276 Portage Avenue
|Address:||276 Portage Avenue|
|Use:||Winnipeg Land Titles Offices|
|Other Work:||1910 - Interior redesign by John D. Atchison|
1914 - Remodelled and terra cotta added by Percy E. Nobbs
1951, 1960s, 1970s
|Contractors:||J. A. Garvin and P. Burnett|
The original architect was George Browne. Hired by the YMCA to design a new facility after many years of fundraising. The YMCA purchased the lot in 1890 with the intent on developing a new building despite their low funds. Fundraising took a long time as the building wouldn’t be constructed until 1901. Contractors J. A. Garvin and P. Burnett finished the building for $68,500 and another $20,000 was spent to furnish it.
Browne’s exterior design was rooted in a Romanesque style. It had subdued ornamentation, rustic stone, round-headed arches, and a Portage Avenue tower. However, all of these elements were eliminated when Percy Nobbs redesigned the buildings exterior for Birks Jewellery. Nobb’s work favoured an Italianate design. The building was faced in granite and Tyndall stone with terra cotta for the quoins, window frames, and niches. The intricate medallions and frieze (Decorative horizontal band) that appear to be mosaic were actually done in terra cotta as well. The medallions depict the source of materials for jewellers; an elephant for ivory, an ocean for sea turtles, mother-of-pearl, and coral, and a man searching for diamonds. In total there are seven medallions, six facing Portage Avenue and a seventh facing Smith Street. The Frieze shows the visit of the Queen of Sheba to King Solomon. Overall, the building is a product that shows the successful efforts of two famous Montreal architects.
The original interior designed by Browne was meant to meet the needs of the YMCA. Browne designed the building with a swimming pool, fed by an artisanal well, a 600-seat auditorium, a 150-seat lecture hall, a library, a gymnasium, two bowling alleys, and furnished dormitories on the upper level. The main Portage Avenue entrance opened up to a wide oak stair was that led to a rotunda which was lit by the natural lighting from windows and a fireplace. The bay windows opened up on to portage began on the second level and continued up to the fourth which rounded into an arch. The fourth floor windows were otherwise quite small when compared to the windows on the third and second floors. The third and fourth storey were separated by a decorative cornice with a final cornice which completes the fourth storey. The Portage Avenue tower was centred atop the fourth floor while the Smith Street tower, which still remains, sits atop of the third storey.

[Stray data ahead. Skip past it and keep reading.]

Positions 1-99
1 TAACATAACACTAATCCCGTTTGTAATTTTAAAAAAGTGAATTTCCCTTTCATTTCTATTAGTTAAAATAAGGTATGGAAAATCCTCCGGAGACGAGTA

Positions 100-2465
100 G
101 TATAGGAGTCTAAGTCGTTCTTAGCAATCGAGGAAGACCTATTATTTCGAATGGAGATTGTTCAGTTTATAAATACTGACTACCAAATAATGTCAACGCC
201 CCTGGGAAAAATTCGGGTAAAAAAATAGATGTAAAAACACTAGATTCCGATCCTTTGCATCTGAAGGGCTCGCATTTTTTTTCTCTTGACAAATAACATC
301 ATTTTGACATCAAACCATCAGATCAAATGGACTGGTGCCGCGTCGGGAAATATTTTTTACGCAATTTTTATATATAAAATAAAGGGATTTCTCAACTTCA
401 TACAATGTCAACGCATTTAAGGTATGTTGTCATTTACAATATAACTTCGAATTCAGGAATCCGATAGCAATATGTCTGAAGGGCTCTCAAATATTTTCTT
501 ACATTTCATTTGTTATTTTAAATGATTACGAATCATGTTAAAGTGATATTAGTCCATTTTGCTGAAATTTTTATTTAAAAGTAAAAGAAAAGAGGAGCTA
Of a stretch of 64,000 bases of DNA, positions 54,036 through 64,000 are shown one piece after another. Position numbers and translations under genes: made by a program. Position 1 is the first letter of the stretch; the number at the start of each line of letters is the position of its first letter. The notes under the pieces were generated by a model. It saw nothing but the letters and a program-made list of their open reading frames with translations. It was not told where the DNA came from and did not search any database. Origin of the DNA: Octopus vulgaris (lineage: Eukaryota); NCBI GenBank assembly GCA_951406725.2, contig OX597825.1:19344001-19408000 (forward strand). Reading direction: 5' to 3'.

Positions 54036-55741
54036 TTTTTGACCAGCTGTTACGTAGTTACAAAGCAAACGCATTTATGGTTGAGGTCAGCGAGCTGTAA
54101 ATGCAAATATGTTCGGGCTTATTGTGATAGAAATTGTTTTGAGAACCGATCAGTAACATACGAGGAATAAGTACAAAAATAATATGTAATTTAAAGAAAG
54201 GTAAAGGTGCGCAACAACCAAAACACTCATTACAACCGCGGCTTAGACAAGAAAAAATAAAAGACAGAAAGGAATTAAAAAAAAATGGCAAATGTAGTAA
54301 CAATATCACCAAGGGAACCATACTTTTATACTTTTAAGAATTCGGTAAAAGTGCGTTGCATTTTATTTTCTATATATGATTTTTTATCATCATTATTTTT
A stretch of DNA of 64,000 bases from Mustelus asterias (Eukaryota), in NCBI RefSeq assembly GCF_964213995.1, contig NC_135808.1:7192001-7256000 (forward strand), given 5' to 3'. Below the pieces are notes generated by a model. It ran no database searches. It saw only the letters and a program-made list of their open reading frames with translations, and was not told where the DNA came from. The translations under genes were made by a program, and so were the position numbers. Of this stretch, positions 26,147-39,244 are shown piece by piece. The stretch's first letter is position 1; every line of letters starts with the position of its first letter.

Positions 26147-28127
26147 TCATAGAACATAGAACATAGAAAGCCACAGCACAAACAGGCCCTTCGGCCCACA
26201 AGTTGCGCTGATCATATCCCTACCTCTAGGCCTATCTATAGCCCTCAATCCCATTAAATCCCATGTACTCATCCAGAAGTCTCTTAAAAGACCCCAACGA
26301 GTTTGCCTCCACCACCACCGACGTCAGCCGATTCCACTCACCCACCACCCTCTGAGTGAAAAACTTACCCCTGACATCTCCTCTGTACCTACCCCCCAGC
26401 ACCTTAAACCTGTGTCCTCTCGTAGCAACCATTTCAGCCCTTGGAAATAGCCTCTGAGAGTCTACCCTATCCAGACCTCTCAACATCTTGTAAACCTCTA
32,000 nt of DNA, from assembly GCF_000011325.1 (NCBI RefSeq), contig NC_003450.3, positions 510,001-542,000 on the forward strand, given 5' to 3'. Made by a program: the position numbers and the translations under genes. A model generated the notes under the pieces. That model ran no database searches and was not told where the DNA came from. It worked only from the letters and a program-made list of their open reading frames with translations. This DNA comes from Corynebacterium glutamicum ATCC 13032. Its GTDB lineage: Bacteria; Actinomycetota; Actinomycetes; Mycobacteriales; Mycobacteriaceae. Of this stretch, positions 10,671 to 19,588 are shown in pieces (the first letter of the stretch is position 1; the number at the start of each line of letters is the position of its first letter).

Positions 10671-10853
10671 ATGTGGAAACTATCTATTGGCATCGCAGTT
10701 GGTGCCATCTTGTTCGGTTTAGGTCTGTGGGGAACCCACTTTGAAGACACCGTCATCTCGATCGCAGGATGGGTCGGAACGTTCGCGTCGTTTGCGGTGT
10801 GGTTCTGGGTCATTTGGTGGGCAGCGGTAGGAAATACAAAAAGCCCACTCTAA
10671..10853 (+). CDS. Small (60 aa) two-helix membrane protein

In 1909 the building was sold to Birks Jewellery who had John D. Atchison redesign the interior for an ideal retail store in 1910. The first floor was converted into a large showroom and offices on the upper levels. Atchison is also credited with removed the bronze on the building’s exterior. The fourth floor dormitories were left untouched and most of the furniture remained until 1991. Birks Jewellers had more work done on the building in 1914 with Nobbs who also added a mezzanine as well as the extensive exterior work. Another alteration to the building occurred in 1951 when the show window was added and lined in bronze. This alteration also included lining the vestibule with travertine marble. A few more minor alterations occurred in the late 1960s and again in the mid 1970s.
Birks Jewellery left the premise in 1987. The building is currently used to house the offices for Winnipeg Land Titles.
- Terra cotta quoins
- Window frames
- Decorative medallions and frieze
- Rough textures due to unusual masonry